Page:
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It wasn’t really a surprise when the Trudeau government was forced last week to pull a pair of controversial amendments from its latest gun-control bill. After all, this is an issue the Liberals have repeatedly misfired on.

In February, 2021, the Liberals tabled legislation that they said would get dangerous weapons off the streets. It would have done nothing of the sort.

The bill included a voluntary buyback program for military-style semi-automatic rifles that the government had banned after the 2020 Nova Scotia massacre. What was needed was a compulsory program; otherwise, why bother?

Even more feckless was the Liberals’ proposal to allow municipalities to ban handguns. What should have been the job of Ottawa was handed to cities and towns, creating the prospect of a hodgepodge of restrictions without any prospect of achieving the goal of getting guns off the street.

The bill died when Prime Minister Justin Trudeau called a snap election in August, 2021. Many suspected (this space included) its unspoken goal had been to stir up the gun debate in a year the Liberals planned to send voters to the polls.

Fast forward to May, 2022, when the Liberals tabled another gun-control bill. This time, they got it right. The new legislation brought back the few positive aspects of the previous one – increased sentences for gun smuggling and trafficking, and making it an offence to alter the legal capacity of magazines – and contained some of its own.

These included a “red flag” law making it easier to have guns taken away from someone who is deemed a risk to themselves, their family, the public or an intimate partner, and new authorization for wiretaps in cases involving the suspected possession of illegal weapons and ammunition.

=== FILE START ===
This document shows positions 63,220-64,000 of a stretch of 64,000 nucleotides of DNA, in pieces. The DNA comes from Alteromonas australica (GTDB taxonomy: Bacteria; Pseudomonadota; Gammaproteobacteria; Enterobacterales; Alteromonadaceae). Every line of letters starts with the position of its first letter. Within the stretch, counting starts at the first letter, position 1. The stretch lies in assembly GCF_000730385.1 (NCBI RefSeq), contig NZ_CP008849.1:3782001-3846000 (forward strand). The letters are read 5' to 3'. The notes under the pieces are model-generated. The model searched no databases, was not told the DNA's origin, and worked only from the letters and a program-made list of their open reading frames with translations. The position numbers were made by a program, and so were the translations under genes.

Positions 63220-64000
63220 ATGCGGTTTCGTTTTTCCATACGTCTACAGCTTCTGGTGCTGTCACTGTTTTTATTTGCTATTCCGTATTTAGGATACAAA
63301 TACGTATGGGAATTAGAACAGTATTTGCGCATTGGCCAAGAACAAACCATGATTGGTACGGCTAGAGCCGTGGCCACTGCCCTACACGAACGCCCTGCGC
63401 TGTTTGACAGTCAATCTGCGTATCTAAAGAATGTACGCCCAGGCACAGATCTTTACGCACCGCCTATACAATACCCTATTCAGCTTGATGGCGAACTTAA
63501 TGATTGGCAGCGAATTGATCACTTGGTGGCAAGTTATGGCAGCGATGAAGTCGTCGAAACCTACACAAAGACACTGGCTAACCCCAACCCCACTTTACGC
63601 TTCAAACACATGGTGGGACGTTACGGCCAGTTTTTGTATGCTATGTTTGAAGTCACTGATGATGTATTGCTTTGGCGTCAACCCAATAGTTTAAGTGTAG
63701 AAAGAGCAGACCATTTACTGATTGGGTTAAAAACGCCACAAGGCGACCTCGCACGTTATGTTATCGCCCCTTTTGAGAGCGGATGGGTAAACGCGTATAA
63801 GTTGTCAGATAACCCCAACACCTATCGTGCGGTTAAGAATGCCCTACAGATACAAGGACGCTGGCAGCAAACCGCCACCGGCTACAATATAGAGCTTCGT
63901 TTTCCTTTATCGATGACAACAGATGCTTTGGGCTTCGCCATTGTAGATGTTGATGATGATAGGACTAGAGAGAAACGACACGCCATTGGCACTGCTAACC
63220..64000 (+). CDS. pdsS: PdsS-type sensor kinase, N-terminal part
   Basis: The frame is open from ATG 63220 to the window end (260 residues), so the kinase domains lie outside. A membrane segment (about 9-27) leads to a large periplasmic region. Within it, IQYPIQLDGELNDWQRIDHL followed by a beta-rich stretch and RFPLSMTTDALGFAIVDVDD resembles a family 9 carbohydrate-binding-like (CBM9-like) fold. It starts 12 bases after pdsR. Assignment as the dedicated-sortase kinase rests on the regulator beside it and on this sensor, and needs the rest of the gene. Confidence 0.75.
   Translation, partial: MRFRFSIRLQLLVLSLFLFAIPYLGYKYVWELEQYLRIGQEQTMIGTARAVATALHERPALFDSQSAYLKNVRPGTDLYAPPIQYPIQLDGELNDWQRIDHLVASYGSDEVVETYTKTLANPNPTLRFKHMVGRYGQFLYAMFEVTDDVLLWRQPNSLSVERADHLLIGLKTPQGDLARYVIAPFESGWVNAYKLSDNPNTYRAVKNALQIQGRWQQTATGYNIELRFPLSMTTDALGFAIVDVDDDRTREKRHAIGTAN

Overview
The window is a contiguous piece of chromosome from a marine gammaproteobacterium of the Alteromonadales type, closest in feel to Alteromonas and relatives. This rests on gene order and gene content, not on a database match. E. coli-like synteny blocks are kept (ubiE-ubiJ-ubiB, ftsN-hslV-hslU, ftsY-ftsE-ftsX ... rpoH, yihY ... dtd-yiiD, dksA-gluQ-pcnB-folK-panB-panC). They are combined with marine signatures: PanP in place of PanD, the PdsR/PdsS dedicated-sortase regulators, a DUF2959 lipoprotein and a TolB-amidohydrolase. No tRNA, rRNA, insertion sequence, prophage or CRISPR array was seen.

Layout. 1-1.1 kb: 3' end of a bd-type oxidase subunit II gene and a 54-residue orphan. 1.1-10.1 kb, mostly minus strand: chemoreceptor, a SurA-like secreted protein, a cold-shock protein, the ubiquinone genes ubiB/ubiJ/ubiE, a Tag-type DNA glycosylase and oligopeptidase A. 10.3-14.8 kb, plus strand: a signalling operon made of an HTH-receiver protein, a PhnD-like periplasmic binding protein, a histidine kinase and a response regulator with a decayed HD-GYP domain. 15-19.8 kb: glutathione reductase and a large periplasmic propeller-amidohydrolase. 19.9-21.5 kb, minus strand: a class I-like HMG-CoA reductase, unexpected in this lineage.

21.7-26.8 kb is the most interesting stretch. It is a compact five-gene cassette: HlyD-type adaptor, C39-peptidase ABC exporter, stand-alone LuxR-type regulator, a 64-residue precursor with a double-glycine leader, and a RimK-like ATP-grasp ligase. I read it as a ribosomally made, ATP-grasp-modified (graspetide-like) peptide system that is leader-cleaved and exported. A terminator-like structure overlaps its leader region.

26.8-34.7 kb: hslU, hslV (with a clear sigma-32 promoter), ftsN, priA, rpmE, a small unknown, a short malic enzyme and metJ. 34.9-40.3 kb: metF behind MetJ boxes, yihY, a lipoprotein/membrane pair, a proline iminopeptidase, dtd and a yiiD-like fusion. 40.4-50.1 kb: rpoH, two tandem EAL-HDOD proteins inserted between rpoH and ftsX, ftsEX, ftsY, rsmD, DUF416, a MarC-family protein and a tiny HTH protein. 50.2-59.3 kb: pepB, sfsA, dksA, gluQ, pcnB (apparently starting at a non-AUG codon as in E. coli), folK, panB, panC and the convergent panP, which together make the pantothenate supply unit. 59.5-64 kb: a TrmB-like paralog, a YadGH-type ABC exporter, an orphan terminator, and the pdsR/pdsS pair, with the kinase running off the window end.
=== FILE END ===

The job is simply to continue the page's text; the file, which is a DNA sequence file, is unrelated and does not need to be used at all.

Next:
Above all, the Trudeau government finally found the courage to do its job when it brought in, via regulation, a national freeze on the sale, purchase or transfer of handguns. The freeze went into effect on Oct. 21, 2022.

All seemed to be going swimmingly. The bill sailed through second reading and committee hearings. Then, out of the blue last fall, the Liberals tabled two surprise amendments that had nothing to do with handguns. One banned thousands of military-style semi-automatic rifles; the other outlawed the future sale of similar weapons in Canada.

Whatever else their goal, the amendments would have also outlawed some popular hunting rifles – a move that angered many Canadians who don’t happen to live in large urban centres. The minority-Liberal bill immediately lost the support of the NDP and the Bloc Québécois, both of which have strong support among rural voters.

Mr. Trudeau promised in December that the Liberals would “fine-tune” the confusing amendments. In the end, faced with the prospect of seeing the entire bill die, they fine-tuned them right out of existence.

It was the right move, and it saves a good piece of legislation. But it never should have been needed in the first place.

The episode raises doubts about the Liberals’ Parliamentary chops. In a single act, they callously sidelined the NDP – their partner in a voting alliance that keeps them in power – and tabled amendments that were so overbroad in scope that the Speaker of the House would likely have been called upon to overrule them.

The fiasco also highlights the Liberals’ endlessly cynical use of the gun-control debate as a wedge issue. In December, Mr. Trudeau blamed the widespread public opposition to the amendments on disinformation spread by the Conservatives – a convenient line of attack that lies in political ruins.

The Liberals now say they will bring back the amendments, presumably in separate legislation. And that’s good; Ottawa can and should crack down on the proliferation of high-powered semi-automatic rifles for sale in Canada that have no place in a legitimate hunter’s arsenal.

But this time, please, do it without an eye to polarizing Canadians along the negatively charged lines of the gun-control debate.

There is a need for a sensible discussion about how some semi-automatic hunting rifles are capable of firing ammunition that is far more powerful than any hunter would want, and which can turn a legitimate civilian firearm into a tool of mass murder and destruction.

The Liberals, however, will need to consult extensively – especially with hunters and other legitimate firearms owners – before they can be trusted on the issue again.

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